Don't Ignore Your Oral Health – The Mouth Body Connection
The test came back and its positive youre pregnant. Your mind is rattled with excitement, and you immediately create a “to-do” list. Does your “to-do” list include a trip to your dentist? Well, it should. A visit to the dentist is an important step in ensuring your health, as well as an on-time delivery and safe arrival of your most precious cargo yet.
Your teeth and gums are affected by pregnancy, just like other tissues in your body. About 50% of women experience something called pregnancy gingivitis, causing uncomfortable swelling, bleeding, redness or tenderness in the gum tissue. But, did you know that the health of your gums may also affect the health of your baby-to-be?
Studies have shown that pregnant women with periodontal disease may be seven times more likely to have a baby thats born too early and too small. Your dentist can easily detect and remedy this problem, while also alleviating any uncomfortable symptoms, such as gum swelling and tenderness that may have arisen as the result of your pregnancy. So, as you make your way through your “to-do” list, remember to check off that visit to the dentist. It can benefit both you and your unborn baby.
Pregnancy is not the only condition where infections in the mouth can play havoc elsewhere in the body and increase the risk of illness. Periodontal disease, a chronic bacterial infection of the gums, can cause oral bacterial byproducts to enter the bloodstream and travel to major organs and begin infections. Research suggests that
People with periodontal disease are almost twice as likely to suffer from coronary artery disease as those who dont have periodontal disease. Studies show that inflammatory effects from periodontal disease allow bacteria to enter the bloodstream and trigger the liver to make proteins such as C-reactive protein.
C-reactive protein inflames arteries, increases plaque build up and may even cause blood clots that contribute to clogged arteries, heart attacks and strokes.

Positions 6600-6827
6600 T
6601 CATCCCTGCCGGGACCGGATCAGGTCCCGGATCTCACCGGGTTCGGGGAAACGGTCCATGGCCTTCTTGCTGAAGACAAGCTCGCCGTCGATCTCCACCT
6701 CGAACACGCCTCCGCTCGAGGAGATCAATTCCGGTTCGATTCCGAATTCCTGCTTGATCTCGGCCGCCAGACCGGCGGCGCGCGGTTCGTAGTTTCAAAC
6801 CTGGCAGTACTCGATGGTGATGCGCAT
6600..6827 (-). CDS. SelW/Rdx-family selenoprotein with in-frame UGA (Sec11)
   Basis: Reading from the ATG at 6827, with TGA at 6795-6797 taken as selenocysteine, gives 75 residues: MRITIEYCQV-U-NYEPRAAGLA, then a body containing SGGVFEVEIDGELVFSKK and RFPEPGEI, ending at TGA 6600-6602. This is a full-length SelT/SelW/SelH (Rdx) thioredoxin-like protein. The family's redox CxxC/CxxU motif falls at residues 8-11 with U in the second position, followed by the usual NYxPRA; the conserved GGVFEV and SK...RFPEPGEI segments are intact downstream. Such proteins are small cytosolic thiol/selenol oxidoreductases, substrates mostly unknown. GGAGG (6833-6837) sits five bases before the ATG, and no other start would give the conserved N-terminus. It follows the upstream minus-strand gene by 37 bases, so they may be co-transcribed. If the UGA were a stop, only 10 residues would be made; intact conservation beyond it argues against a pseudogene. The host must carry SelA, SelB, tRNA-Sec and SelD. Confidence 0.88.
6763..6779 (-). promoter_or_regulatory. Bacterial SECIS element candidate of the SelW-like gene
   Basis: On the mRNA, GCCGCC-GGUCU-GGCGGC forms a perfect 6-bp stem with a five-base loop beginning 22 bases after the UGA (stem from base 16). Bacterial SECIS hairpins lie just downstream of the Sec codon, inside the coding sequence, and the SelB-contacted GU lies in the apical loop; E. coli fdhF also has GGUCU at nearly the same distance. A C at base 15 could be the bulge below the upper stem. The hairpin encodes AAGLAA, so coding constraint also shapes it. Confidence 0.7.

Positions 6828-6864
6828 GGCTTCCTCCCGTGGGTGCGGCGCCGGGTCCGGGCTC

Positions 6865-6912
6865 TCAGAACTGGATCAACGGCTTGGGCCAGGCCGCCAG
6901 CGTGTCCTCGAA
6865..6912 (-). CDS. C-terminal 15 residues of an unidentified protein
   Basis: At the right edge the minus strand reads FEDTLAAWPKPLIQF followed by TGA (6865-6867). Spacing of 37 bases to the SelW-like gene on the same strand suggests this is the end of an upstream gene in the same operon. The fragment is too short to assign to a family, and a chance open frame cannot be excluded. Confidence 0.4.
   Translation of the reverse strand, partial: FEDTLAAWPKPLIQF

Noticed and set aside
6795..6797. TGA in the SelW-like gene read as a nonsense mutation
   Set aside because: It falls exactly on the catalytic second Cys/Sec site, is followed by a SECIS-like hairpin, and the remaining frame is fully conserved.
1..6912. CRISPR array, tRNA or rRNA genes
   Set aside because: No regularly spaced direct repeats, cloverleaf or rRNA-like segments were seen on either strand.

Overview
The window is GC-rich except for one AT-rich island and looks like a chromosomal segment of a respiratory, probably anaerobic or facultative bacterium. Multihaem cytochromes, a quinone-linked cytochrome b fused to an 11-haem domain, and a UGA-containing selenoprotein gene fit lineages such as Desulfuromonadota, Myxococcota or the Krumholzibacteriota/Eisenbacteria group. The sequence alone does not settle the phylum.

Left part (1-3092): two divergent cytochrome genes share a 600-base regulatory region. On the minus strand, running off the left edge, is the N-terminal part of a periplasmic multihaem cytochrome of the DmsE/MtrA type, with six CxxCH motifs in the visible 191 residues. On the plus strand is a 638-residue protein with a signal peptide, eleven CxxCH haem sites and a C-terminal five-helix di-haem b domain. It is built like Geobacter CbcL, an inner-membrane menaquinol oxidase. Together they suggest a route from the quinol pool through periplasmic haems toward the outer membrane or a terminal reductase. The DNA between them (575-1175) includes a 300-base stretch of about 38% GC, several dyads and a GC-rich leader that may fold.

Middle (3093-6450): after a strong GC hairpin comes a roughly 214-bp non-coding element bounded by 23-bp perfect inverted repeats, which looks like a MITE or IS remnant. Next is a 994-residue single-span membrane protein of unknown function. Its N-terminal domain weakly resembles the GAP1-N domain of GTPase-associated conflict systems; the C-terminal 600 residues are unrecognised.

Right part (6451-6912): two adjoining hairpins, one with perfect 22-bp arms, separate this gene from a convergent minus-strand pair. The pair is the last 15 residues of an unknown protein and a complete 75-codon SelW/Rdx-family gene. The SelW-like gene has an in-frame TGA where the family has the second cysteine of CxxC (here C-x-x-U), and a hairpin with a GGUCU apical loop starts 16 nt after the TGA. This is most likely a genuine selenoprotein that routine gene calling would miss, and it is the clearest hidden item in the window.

Additional studies have pointed to a relationship between periodontal disease and stroke. In one study in particular people diagnosed with acute cerebrovascular ischemia were found more likely to have an oral infection when compared to those in the control group who had not suffered a stroke.
The relationship between periodontal disease and diabetes goes both ways. People with diabetes are more likely than those without diabetes to develop periodontal disease, especially if their diabetes is not under control. This infection can increase blood sugar and put them at greater risk for diabetic complications. In addition, its been shown that periodontal disease may make it more difficult for people with diabetes to control their blood sugar.
So, if you want to take one more step in ensuring a longer, healthier life for you and your family, it makes sense to visit your dentist twice a year to be sure you dont have a periodontal infection. This is especially important if you have noticed any symptoms of periodontal disease, have a family member with periodontal disease (it can be transmitted from one member to another), are thinking of becoming pregnant, have heart disease, respiratory disease or osteoporosis. If you have been diagnosed with periodontal disease, get it treated as quickly as you can.